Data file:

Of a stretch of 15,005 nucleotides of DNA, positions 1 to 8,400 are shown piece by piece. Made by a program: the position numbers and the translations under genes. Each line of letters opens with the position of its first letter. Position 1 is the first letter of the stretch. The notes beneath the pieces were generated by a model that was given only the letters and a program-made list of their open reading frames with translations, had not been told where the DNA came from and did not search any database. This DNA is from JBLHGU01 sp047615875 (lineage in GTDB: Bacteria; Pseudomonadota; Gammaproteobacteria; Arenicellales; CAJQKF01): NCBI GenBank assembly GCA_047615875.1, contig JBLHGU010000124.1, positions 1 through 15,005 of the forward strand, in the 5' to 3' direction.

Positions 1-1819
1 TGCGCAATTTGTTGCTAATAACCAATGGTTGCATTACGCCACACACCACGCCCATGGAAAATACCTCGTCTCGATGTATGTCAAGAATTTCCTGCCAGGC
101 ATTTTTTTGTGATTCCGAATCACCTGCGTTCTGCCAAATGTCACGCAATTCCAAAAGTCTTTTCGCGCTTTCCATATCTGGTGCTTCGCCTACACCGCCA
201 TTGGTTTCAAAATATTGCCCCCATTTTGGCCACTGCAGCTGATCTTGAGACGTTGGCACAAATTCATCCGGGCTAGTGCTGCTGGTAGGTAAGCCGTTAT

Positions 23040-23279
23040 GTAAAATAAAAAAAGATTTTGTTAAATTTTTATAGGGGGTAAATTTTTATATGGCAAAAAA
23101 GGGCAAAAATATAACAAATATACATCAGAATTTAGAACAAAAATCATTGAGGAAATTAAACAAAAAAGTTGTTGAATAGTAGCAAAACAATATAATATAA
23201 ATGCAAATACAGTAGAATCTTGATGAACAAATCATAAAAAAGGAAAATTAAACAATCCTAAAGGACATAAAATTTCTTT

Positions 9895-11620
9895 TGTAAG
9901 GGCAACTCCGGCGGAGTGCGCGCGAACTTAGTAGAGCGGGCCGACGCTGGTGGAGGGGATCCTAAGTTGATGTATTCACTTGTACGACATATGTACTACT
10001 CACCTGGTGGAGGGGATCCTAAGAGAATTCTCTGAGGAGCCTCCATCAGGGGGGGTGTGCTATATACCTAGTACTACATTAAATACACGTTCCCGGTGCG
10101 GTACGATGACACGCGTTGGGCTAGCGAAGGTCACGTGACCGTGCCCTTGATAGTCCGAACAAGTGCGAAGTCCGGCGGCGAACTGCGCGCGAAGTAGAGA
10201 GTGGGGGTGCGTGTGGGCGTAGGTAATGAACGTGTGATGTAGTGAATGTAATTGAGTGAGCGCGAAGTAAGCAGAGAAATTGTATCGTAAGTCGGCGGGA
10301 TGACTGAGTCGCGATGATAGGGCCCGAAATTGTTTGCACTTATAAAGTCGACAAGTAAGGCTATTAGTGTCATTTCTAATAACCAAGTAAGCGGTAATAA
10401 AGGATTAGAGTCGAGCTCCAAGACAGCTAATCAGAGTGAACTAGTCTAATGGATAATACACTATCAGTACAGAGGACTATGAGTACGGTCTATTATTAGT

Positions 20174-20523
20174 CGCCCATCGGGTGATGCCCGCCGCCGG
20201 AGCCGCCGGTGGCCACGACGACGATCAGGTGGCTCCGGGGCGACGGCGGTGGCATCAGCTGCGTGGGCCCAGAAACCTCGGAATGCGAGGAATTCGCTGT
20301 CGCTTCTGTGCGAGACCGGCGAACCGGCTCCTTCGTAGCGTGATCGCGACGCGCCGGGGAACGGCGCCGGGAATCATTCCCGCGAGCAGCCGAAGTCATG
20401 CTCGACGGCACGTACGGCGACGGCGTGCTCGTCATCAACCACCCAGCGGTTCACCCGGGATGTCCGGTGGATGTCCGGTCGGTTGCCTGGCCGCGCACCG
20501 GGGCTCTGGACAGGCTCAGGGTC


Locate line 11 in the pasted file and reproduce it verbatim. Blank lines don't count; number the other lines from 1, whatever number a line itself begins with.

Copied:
9895 TGTAAG